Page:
Article published: Monday, September 3rd 2012
Friends of Platt Fields warn the much-loved park is in desperate need of attention following a summer of rain, festivals and more rain, dozens of children may be left without new term places as pressure mounts on Primary Schools, and health clinics in some of the most deprived areas of the city are due to close from October.
Income squeeze will continue, say finance experts
Top financial analysts in companies including JP Morgan, Barclay’s Capital and Capital Economics expect higher utility bills to tighten the screws on British households. Economists at the firms have increased their inflation forecasts by between 1 and 0.5 per cent in response to a declaration by SSE, one of the “big six” energy companies, to hike its electricity and gas prices by an eye watering 9 per cent. Its rivals are expected to follow its example as the winter draws in.
The higher expected rates are likely to put pressure on the Bank of England’s attempts to wrestle down inflation to its 2 per cent target, and come on top of hikes in oil and food prices which some economists put down to a mixture of strained supply and financial speculation by some of those very same City firms. Amit Kara, a UBS economist, pointed out to the Financial Times that rising commodity prices were leaving central banks with a dilemma of either raising or cutting interest rates to cope with inflation and GDP indicators which were racing in different directions.
Osborne’s conservative club in cash crisis (yes, that Osborne)
A conservative club sharing the same building as Chancellor George Osborne’s Tatton constituency office in Cheshire could close for want of funds, reported the Manchester Evening News. Members have been forced to call an urgent meeting to discuss the crisis, and it is understood that if no money can be found the Knustford club may have to close its doors by Christmas.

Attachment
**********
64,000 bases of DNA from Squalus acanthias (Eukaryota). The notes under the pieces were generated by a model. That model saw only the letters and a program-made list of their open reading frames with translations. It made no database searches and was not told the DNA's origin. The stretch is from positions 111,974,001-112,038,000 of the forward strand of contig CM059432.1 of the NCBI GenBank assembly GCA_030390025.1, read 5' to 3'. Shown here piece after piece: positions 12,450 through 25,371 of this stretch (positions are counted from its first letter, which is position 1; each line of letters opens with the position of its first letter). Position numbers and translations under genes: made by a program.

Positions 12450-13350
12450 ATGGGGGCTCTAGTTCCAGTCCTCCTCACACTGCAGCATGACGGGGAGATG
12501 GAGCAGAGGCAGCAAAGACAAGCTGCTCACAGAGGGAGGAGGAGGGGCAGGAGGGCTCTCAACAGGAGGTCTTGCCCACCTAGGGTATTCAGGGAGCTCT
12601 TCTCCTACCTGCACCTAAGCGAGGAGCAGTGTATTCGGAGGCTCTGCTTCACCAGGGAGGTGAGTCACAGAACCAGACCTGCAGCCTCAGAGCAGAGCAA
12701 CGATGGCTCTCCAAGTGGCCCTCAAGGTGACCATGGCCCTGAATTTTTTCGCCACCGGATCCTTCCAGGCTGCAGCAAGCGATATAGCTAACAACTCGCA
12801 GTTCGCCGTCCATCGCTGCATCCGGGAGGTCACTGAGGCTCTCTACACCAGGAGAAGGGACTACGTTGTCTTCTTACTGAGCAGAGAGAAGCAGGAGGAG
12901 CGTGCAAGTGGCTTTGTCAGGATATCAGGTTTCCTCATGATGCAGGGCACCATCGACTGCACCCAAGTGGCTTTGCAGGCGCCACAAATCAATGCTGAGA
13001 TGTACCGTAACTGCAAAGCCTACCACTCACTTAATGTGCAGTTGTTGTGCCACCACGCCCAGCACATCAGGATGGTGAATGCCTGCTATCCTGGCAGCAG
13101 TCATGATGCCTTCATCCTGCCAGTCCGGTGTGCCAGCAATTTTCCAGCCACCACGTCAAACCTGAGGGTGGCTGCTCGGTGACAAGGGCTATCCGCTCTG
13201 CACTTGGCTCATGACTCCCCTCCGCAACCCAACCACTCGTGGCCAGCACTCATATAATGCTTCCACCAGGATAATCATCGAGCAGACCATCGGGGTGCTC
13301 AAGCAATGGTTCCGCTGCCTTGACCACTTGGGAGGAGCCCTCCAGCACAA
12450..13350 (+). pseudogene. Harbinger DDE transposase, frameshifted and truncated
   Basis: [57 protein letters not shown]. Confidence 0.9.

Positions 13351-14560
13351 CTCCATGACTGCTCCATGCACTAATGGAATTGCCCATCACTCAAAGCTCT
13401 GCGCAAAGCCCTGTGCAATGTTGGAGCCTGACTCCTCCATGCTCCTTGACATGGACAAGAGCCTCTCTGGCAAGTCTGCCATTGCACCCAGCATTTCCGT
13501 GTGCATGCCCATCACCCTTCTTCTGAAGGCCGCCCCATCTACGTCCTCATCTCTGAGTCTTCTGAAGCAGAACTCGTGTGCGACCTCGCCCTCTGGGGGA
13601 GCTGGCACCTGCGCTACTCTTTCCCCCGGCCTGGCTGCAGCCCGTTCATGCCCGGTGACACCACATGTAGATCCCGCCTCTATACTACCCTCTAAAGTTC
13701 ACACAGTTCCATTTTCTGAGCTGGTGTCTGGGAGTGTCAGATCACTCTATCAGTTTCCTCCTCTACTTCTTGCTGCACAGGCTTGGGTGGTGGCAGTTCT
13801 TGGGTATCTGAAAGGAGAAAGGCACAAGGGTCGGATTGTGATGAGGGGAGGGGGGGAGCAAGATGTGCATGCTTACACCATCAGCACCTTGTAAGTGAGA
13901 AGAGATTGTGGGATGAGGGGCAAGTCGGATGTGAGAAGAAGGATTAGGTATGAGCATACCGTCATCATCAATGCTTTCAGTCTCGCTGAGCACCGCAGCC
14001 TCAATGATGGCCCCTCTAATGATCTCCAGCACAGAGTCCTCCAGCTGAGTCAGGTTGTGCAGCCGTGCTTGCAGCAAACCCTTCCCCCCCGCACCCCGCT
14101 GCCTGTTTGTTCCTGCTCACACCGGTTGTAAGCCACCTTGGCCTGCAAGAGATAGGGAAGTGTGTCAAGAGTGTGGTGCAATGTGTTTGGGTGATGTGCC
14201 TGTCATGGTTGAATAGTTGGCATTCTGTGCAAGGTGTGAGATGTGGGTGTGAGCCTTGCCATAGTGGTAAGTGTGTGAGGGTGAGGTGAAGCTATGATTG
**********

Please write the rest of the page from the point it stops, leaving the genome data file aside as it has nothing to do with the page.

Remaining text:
Osborne, who took over the Tory safe seat after independent anti-sleaze candidate Martin Bell stood down in 2001, has become increasingly unpopular throughout the double dip recession and was nominated as the government’s most disliked politician in a recent opinion poll. Perhaps this was what he meant by saying we’re all in it together…
Festivals damage Platt Fields
Platt Fields park has been left “ruined” by a series of summer festivals including Parklife and the South Asian festival Mega Mela, organisers of the conservation group Friends of Platt Fields told the local press. A combination of dreadful weather in recent months and two large festivals have left fields in the park flooded and churned into mud.
North Manchester’s Heaton Park was also left damaged by the Stone Roses gig, and Friends of Platt Fields have previously urged debate on whether Manchester’s parks can continue hosting large festivals – a lucrative money-spinner for the city – in their sorry state.
Dozens of kids left without school places
Over 80 kids in Manchester may not be able to start school on Monday due to the city’s urgent Primary School places crisis, revealed the MEN’sDeborah Linton. A massive 20 per cent population surge in the city, and a 40 per cent rise in the number of pre-school aged children, has left schools unable to cope with one of the worst demand crises in the country.